Curve Lake First Nation has one of the only First Nation owned and operated Cultural Centres in Ontario. The Cultural Centre is open year-round and offers various collections and exhibits, educational and cultural sensitivity workshops, and archiving. Cultural Centre staff work closely with the Elders Advisory Committee to ensure traditions, ceremonies and language continue to be passed down from generation to generation.

For more information on the Cultural Centre, including activities and operating hours, please visit

Curve Lake Pow Wow

At Pow Wows we gather in a circle. In a circle, no one is higher than anyone else, everyone is equal. Our dancers move in a circle, searching the ground for the footprints of our ancestors in order to follow their ways. The drum beats out the solemn rhythm of all creation. It is the sound we remember from before we were born. It is the rhythm of our mothers’ heartbeat. The drums summon up a memory that is common to us all. Pow Wow means gathering or celebration.

Traditionally, families had to scatter far and wide to be able to find enough game to feed themselves throughout the long and harsh Canadian winter. The Pow Wow took place each year when families and friends were reunited to dance, drum, feast, and give thanks to the Creator. Each community had its own time for gathering – Spring, Summer, Winter, or Fall. At Curve Lake we still hold an annual Pow Wow, bringing together Natives and non-Natives, to honour our ancestors and uphold this sacred tradition. Every year, the end of the summer brings with it the annual Curve Lake Pow Wow.

This celebration consists of two days of dancing, contests, and presentations, to re-establish old friendships and meet new people, with many vendors and performers in attendance. As every year, all of our neighbours from the surrounding towns are welcome to join us in most of the festivities. Come join us and enjoy traditional foods, dances, songs, and stories!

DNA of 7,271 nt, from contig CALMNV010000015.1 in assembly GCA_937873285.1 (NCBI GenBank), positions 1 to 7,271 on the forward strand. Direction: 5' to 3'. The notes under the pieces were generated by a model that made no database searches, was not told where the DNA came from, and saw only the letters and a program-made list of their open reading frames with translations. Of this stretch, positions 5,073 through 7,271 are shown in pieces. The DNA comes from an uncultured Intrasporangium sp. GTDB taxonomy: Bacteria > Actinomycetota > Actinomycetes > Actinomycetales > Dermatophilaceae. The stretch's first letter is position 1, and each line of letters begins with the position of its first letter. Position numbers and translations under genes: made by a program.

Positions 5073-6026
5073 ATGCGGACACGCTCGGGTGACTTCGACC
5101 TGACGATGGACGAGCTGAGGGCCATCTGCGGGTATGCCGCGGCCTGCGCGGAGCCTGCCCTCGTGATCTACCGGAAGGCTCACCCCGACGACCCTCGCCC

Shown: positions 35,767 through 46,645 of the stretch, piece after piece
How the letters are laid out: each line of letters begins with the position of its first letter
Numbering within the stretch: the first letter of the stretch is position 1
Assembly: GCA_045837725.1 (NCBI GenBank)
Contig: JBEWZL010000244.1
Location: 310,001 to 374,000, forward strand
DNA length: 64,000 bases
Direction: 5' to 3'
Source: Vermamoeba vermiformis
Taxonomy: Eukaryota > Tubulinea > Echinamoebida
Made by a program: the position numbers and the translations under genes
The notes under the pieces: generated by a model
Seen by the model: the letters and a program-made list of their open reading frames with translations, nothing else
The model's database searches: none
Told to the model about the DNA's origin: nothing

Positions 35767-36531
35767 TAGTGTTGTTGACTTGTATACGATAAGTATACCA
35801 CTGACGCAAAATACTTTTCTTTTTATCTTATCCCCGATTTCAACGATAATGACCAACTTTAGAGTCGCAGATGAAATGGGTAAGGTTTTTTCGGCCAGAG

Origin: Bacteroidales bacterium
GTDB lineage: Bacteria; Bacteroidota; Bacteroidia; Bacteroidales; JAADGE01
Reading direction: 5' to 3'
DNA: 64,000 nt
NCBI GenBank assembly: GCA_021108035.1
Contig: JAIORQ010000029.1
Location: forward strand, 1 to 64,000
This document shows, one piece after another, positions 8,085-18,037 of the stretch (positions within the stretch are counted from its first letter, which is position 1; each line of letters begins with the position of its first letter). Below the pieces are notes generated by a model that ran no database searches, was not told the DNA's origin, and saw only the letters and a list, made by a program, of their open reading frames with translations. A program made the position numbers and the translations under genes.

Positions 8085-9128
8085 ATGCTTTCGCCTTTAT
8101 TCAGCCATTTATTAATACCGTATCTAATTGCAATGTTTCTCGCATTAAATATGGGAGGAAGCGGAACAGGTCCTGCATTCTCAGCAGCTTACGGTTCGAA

Never been to a Pow Wow?

Pow Wow Tips

  • During Grand Entry, everyone stands as the Eagle Staff, the flags and the dancers enter. The Master of Ceremonies will announce other events that require standing as a gesture of respect
  • Consider the privacy of the participants. Ask permission before you photograph or record people. This includes the spectators and craftspeople as well as the dancers and singers
  • Certain dances and ceremonies are not to be recorded or photographed. The Master of Ceremonies will announce when such activities are not allowed
  • Do not touch the dancers’ regalia. These have special meanings and the handmade regalia, which can cost thousands of dollars, are cherished and often made by a respected family members
  • Feel free to join in the intertribal dancing. The Master of Ceremonies will announce these dances and invite all to join
  • No drugs or alcohol are allowed at Pow Wows
  • Pets are not permitted on the Pow Wow grounds
  • Remember to bring your lawn chairs, sun block and a good appetite.

See you there!

Kinomaage-Waapkong (Petroglyphs)

Kinomaage-Waapkong is a sacred teaching site for our people, it has been utilized for generations of Anishinabeg and remains to be an active sacred site for our people, it is also known internationally by Indigenous groups such as far as Columbia South America who frequently visit the sacred site. When you visit the Kinomaage-Waapkong, you will be greeted by a Curve Lake First Nation member at the visitor centre to the site.

Petroglyphs Provincial Park Address:
2249 Northery’s Bay Road
Woodview, Ontario K0L 3E0
Phone: 705-877-2552

Veterans display
Traditional canoe
Inside the welcome centre at Petroglyphs Provincial Park